Many years ago when Roger Moore accepted a Golden Globe as "World Film Favorite," the English actor then starring as James Bond smiled and said, "I'd like to apologize for not being present tonight."
The self-deprecating wit he displayed when being honored by the Hollywood Foreign Press makes his memoir, "My Word Is My Bond," a delight to read. Moore's ability to laugh at himself served him well during his lengthy tenure as 007. Although he played the famous superspy in seven films (one more than Sean Connery in the official series; 1983's "Never Say Never Again," like 1967's "Casino Royale," doesn't count), the unfavorable comparisons to Connery's rougher, more ruthless portrayal never stopped. Now that we've had six Bonds, including the perpetually grim Daniel Craig, it's easier to appreciate Moore's lighter, more humane approach to the role.
"My Bond was a lover and a giggler," he writes, but when his directors sought to toughen up his 007, as in "For Your Eyes Only," Moore showed he could be as ruthless as the best of them.
Moore nonetheless remained a gentleman off-screen, and when reminiscing about his career, he never engages in backbiting or settling scores. "I've always said if you've nothing nice to say about someone, then you should say nothing," he writes, but he lets us know enough about Grace Jones (from his Bond swan song, "A View to a Kill") and Jean-Claude Van Damme (co-star and director of one of Moore's less memorable later films) to make it clear why he doesn't want to say even more.
But he writes amusingly of other show biz veterans he's encountered. The contrast between himself and Tony Curtis, his American co-star in the early '70s series, "The Persuaders," was as marked off-screen as it was on, and Moore relates how Curtis, then a very public anti-smoking zealot, thought nothing of toking away on marijuana throughout the production. Moore is always the diplomat, graciously accepting second billing to Curtis because he's "all for an easy life," and hanging on to his dinner plate in a restaurant after tyrannical Bond producer Harry Saltzman berates a waiter and demands that his meal, and those of his fellow diners, be returned. "Mine's fine, Harry!" Moore said, then expresses the worry that the peeved waiter might decide to take revenge by spitting in the food.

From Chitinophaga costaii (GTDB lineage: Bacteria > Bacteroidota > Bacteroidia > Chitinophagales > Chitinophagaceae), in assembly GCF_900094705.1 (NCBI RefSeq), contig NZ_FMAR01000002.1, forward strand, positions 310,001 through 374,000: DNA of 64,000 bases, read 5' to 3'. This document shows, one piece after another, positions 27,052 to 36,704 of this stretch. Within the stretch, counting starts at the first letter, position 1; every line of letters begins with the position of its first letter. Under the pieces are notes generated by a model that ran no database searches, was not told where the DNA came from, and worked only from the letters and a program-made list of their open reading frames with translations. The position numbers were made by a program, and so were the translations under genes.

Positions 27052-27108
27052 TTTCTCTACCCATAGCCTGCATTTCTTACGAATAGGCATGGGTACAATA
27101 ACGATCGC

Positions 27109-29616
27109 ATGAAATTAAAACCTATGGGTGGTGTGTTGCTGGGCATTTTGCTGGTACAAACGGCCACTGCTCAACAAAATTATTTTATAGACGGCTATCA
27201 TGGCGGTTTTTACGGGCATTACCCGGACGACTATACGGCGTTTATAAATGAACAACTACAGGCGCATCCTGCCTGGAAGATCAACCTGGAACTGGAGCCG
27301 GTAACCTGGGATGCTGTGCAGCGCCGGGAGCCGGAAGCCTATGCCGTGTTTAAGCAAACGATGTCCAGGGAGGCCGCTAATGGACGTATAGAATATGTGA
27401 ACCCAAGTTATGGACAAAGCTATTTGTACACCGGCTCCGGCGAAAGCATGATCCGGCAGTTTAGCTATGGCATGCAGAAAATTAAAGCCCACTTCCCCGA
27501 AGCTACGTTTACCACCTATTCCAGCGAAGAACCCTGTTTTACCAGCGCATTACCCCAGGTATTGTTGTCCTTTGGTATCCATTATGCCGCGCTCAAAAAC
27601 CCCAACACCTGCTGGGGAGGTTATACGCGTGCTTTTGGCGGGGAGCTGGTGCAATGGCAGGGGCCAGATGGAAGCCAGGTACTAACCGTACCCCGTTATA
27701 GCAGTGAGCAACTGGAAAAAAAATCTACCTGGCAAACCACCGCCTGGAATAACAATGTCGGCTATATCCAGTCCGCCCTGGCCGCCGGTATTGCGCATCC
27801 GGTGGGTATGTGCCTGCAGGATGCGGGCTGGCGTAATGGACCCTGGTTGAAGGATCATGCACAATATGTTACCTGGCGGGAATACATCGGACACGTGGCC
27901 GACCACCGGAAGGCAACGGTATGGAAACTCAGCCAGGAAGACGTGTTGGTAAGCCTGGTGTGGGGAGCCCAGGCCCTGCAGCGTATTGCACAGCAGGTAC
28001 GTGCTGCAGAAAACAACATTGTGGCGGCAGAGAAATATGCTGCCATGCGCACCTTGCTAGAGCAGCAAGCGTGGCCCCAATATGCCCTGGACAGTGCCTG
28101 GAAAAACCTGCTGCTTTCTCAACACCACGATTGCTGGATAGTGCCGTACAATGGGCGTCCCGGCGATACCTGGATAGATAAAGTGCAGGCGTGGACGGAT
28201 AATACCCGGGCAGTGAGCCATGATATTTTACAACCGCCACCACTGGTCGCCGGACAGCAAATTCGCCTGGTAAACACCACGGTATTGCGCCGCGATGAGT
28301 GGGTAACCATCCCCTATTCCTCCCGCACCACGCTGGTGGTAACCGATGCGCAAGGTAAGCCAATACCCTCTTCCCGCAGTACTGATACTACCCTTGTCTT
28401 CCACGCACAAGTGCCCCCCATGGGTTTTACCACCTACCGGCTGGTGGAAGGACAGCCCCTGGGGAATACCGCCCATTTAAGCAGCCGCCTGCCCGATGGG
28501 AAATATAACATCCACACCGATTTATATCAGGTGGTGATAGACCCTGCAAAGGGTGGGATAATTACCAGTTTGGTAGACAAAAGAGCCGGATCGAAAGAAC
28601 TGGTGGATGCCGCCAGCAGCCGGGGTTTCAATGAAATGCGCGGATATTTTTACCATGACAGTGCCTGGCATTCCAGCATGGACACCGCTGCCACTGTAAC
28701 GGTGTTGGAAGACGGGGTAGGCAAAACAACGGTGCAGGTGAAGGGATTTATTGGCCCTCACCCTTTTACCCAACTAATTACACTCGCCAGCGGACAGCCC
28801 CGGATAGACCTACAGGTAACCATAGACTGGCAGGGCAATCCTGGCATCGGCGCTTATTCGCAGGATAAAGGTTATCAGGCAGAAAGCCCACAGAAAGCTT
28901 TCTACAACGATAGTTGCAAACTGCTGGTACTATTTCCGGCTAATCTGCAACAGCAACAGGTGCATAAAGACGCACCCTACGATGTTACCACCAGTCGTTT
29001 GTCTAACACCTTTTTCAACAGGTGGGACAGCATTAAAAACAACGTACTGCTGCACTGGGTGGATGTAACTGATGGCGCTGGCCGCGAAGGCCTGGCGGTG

Of course, after his knighthood in 2003, it's "Sir" Roger Moore, but though he always seemed to possess a royal bearing, Moore's early life was anything but posh. He summarizes his childhood and the many illnesses he suffered, but the bulk of the book focuses on his career, from the early stage and television work, including his roles on "Maverick" and "The Saint," to his big-screen breakthrough as James Bond, a role producer Lew Grade warned would ruin his career.
Since relinquishing 007's license to kill following 1985's "A View to a Kill," Moore's film appearances have been infrequent. but his work as a UNICEF Special Representative gave him the opportunity to be even more heroic than any screen character could be. He writes movingly of visiting children whose limbs were lost to weapons of war, and of how he "felt as if I'd performed some sort of miracle" when he turned on the first tap that brought fresh, clean water to a village in Guatemala.
But whether he's playing a dapper, worldly secret agent on screen, or making good use of his celebrity as an ambassador of good will and compassion in the real world, Moore remains the man who "always prided myself on being an unspoilt, down-to-earth individual. I like the finer things in life, sure, but I've never forgotten my roots and how lucky I have been."
Those who've enjoyed Moore's work through the years have been lucky themselves, as are those who treat themselves to his fine memoir.
Brian W. Fairbanks